Politics

The Soldier Voting Scandal

Rep. Roy Blunt, the House Republican whip, on July 8 introduced a resolution demanding that the Defense Department better enable U.S. military personnel overseas to vote in the November elections. That act was followed by silence. Democrats normally leap on an opportunity to find fault with the Bush Pentagon. But not a single Democrat joined Blunt as a co-sponsor, and an all-Republican proposal cannot pass in the Democratic-controlled House.

Analysis by the federal Election Assistance Commission, rejecting inflated Defense Department voting claims, estimated overseas and absentee military voting for the 2006 midterm elections at a disgracefully low 5.5 percent. The quality of voting statistics is so poor that there is no way to tell how many of the slightly over 330,000 votes actually were sent in by the absentee military voters and their dependents and how many by civilian Americans living abroad — 6 million all total.

Nobody who has studied the question objectively sees any improvement since 2006, and that is a scandal. Retired U.S. Marine Corps Capt. Charles Henry wrote in the July issue of the U.S. Naval Institute Proceedings: "While virtually everyone involved … seems to agree that military people deserve at least equal opportunity when it comes to having their votes counted, indications are that in November 2008, many thousands of service members who try to vote will do so in vain."

Henry, now an independent broadcast journalist, has personal experience with this enduring scandal. While serving as a Marine at sea off Iran, he received his 1980 presidential ballot too late to count. President Harry Truman said of troops fighting in Korea, "The least we at home can do is to make sure that they are able to enjoy the rights they are being asked to fight to preserve." But the U.S. military that has so perfected the art of war over the past half-century is at a loss to enable soldiers to vote.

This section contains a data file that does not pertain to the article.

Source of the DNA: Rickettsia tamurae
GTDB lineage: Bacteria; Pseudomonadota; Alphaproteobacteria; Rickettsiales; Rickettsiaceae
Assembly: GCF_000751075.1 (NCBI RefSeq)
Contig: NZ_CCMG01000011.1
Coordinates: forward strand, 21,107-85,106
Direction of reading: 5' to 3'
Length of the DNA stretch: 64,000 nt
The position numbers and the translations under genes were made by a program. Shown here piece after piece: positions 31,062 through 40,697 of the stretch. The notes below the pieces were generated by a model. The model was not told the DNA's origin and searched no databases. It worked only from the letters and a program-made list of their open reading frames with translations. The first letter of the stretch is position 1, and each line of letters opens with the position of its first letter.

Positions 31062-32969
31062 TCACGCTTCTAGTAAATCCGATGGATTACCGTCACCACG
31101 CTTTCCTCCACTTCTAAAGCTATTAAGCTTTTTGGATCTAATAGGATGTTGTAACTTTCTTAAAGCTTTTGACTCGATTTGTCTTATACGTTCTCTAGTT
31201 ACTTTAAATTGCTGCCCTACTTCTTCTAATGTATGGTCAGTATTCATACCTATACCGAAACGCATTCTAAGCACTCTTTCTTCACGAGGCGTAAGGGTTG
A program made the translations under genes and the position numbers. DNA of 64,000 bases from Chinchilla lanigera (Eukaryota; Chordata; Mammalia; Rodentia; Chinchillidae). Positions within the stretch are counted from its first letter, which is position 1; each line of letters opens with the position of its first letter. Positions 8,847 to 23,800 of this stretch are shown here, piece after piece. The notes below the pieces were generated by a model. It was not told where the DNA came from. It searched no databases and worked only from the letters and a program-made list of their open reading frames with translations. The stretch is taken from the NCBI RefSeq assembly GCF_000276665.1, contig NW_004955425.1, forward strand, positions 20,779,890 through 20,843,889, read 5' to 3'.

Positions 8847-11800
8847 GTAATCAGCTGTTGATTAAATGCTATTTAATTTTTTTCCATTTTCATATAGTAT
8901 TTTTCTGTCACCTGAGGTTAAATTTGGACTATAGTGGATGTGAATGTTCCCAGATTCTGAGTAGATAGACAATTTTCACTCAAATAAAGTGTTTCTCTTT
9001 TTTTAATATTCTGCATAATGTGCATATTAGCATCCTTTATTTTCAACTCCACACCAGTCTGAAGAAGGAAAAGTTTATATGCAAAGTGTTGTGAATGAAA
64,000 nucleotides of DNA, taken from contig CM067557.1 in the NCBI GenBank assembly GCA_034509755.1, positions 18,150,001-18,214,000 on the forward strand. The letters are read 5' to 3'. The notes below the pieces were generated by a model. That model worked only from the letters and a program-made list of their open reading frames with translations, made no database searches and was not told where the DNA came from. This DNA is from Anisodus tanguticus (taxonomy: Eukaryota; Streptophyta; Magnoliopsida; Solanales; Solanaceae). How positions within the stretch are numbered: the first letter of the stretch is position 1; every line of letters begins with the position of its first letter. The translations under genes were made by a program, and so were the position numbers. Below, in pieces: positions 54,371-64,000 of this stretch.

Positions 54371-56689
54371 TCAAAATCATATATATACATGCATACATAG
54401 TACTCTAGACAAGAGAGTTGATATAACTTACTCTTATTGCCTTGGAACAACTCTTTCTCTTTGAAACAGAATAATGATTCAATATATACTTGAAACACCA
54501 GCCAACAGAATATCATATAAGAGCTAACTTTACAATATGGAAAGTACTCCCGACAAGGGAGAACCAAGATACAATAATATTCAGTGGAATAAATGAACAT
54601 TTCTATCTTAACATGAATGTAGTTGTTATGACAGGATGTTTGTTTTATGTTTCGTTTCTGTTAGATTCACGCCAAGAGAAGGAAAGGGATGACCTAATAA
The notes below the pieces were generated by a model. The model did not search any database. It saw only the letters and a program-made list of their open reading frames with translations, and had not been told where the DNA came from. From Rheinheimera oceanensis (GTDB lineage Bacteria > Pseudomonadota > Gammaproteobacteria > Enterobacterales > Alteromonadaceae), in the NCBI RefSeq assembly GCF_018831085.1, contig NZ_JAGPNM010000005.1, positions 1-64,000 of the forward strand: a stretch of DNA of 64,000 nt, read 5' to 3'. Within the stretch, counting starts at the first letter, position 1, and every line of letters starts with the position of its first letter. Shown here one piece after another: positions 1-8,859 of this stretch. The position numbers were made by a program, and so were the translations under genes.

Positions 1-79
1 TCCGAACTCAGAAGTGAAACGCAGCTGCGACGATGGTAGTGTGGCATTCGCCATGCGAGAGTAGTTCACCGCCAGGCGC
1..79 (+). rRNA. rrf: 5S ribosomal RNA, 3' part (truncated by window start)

A combat officer has enough to do without handling the votes of troopers fighting in Iraq and Afghanistan. A Defense Department Inspector General’s report in March last year recommended "appointment of civilian personnel" as "voting assistance officers." The Pentagon brass rejected the idea.

I reported four years ago that the problems of 2000 overseas military voting had not been corrected for the 2004 presidential election. At that time, Under Secretary of Defense David Chu was put in charge of the problem. During massive turnover at the Pentagon, Chu remains in place — best known among critics of the military vote problem for his chronic failure to return telephone calls.

Congressional attention to the problem has been scattered and limited mostly to Republicans such as Sen. John Cornyn, who earlier this year decried "a lack of will" at the Pentagon to solve the voting problem. Democratic interest about tackling the problem might be tempered by apprehension that soldiers will cast too many Republican votes.

 Nevertheless, at least one prominent Democrat — House Majority Leader Steny Hoyer — described himself to me as eager to deal with this problem. (Hoyer’s home state of Maryland is one of the worst offenders, with ballots of only 4.1 percent of overseas voters counted in 2006.) Hoyer and Blunt, who have become friendly adversaries in a bitterly partisan Congress, conferred several weeks ago and agreed in principle on co-sponsoring a resolution aimed at getting the Defense Department moving.

Hoyer wanted the resolution to cover expatriate Americans as well as the military, and Blunt did not object. They turned the issue over to their staffers and went about the business of major legislation. Blunt had instructed his staff to seek agreement with Democrats but, if not, to introduce a resolution applying only to the military, which was the outcome.

One presidential staffer who is familiar with the situation privately dismisses the Pentagon bureaucrats as "hopeless." In a lame-duck administration counting the days before a troubled eight years finally end, American fighting men and women in Iraq and Afghanistan deprived of their right to vote constitute the least of White House worries.

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